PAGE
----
/ ad;         /* alpha1 */
    *coef = (4. * a2 * fs * fs - 2. * a1 * fs + a0)
                           / ad;   /* alpha2 */
}


/*
 * ----------------------------------------------------------
 * Transform from s to z domain using bilinear transform
 * with prewarp.
 *
 * Arguments:
 *      For argument description look at bilinear()
 *
 *      coef - pointer to array of floating point coefficients,
 *                     corresponding to output of bilinear transofrm
 *                     (z domain).
 *
 * Note: frequencies are in Hz.
 * ----------------------------------------------------------
 */
void szxform(
    double *a0, double *a1, double *a2, /* numerator coefficients */
    double *b0, double *b1, double *b2, /* denominator coefficients */
    double fc,         /* Filter cutoff frequency */
    double fs,         /* sampling rate */
    double *k,         /* overall gain factor */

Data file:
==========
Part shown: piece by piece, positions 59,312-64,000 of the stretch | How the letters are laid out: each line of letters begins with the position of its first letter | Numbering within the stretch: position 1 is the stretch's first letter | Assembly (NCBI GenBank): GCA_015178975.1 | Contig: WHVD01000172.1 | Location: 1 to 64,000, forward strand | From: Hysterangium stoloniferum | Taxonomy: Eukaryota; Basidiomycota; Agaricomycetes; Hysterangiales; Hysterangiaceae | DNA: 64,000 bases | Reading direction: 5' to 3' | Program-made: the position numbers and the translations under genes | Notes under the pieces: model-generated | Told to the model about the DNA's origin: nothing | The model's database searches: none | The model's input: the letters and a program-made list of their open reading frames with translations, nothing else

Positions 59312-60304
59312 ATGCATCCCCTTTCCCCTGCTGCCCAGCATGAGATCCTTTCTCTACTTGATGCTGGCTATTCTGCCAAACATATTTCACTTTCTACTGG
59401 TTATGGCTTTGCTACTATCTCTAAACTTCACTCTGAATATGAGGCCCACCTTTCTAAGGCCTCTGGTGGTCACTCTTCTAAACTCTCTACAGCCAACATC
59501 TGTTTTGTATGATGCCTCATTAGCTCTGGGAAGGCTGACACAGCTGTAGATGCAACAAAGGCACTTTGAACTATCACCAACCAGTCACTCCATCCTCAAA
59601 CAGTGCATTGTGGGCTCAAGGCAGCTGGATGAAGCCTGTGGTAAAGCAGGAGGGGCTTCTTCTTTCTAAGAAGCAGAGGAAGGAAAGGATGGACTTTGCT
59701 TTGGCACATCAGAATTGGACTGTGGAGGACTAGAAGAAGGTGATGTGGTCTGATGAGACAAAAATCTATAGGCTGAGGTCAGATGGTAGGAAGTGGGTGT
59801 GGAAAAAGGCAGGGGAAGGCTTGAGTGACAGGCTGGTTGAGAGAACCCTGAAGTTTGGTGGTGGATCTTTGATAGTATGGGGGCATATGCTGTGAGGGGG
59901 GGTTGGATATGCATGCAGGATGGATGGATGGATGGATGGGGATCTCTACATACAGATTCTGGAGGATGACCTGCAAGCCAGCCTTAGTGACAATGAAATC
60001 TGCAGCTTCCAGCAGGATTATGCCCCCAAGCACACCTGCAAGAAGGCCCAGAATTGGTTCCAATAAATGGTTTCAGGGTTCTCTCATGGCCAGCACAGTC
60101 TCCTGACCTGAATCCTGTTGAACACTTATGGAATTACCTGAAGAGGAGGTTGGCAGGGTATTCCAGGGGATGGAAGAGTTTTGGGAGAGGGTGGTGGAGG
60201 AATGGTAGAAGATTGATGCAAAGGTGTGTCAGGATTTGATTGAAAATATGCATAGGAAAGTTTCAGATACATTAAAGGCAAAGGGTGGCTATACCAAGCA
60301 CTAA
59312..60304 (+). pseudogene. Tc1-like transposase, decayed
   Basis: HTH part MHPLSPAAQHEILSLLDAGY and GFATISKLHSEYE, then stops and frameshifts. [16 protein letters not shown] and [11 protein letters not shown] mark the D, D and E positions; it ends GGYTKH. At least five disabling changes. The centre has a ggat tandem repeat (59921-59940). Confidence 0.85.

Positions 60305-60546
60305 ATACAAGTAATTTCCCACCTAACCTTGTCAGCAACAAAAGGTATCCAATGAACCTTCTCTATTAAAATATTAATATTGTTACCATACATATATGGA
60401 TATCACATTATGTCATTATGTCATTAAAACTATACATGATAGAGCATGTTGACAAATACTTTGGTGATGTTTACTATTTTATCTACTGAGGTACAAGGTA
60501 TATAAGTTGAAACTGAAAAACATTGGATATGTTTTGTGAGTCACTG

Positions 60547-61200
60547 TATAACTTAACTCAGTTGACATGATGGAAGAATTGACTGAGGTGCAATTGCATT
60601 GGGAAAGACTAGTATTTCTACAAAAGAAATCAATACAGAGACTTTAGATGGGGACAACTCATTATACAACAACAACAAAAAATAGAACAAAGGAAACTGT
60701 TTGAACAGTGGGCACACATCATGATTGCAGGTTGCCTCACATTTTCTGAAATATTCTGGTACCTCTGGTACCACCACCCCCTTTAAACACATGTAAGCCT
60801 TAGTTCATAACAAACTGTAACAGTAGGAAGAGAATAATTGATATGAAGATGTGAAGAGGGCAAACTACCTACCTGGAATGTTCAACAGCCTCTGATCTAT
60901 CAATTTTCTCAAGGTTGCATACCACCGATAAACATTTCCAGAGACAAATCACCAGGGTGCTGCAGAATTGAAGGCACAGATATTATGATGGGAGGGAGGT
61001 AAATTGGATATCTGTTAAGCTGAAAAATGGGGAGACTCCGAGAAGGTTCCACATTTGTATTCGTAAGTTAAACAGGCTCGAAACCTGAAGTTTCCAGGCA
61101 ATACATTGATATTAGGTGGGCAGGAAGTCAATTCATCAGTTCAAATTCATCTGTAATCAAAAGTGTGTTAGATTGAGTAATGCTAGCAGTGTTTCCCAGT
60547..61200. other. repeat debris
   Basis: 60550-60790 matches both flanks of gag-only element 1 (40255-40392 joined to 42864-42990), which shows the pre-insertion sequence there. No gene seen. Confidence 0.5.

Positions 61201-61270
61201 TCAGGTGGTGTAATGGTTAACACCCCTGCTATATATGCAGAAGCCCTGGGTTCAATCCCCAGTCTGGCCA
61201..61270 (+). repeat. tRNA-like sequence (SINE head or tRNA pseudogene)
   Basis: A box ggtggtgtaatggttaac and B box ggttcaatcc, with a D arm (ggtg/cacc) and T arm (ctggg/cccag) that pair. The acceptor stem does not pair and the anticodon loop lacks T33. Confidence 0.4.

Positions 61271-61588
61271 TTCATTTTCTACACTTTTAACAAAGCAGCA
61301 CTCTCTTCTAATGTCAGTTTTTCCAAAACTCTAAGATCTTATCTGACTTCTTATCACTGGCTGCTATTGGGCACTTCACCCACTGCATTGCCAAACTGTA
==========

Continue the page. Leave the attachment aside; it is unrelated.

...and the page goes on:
float *coef)         /* pointer to 4 iir coefficients */
{
                 /* Calculate a1 and a2 and overwrite the original values */
        prewarp(a0, a1, a2, fc, fs);
        prewarp(b0, b1, b2, fc, fs);
        bilinear(*a0, *a1, *a2, *b0, *b1, *b2, k, fs, coef);
}


// ----------------- file bilinear.c end -----------------

And here is how it all works.

// ----------------- file filter.txt begin -----------------
How to construct a kewl low pass resonant filter?

Lets assume we want to create a filter for analog synth.
The filter rolloff is 24 db/oct, which corresponds to 4th
order filter. Filter of first order is equivalent to RC circuit
and has max rolloff of 6 db/oct.

We will use classical Butterworth IIR filter design, as it
exactly corresponds to our requirements.

A common practice is to chain several 2nd order sections,
or biquads, as they commonly called, in order to achive a higher
order filter. Each 2nd order section is a 2nd order filter, which
has 12 db/oct roloff. So, we need 2 of those sections in series.

To compute those sections, we use standard Butterworth polinomials,
or so called s-domain representation and convert it into z-domain,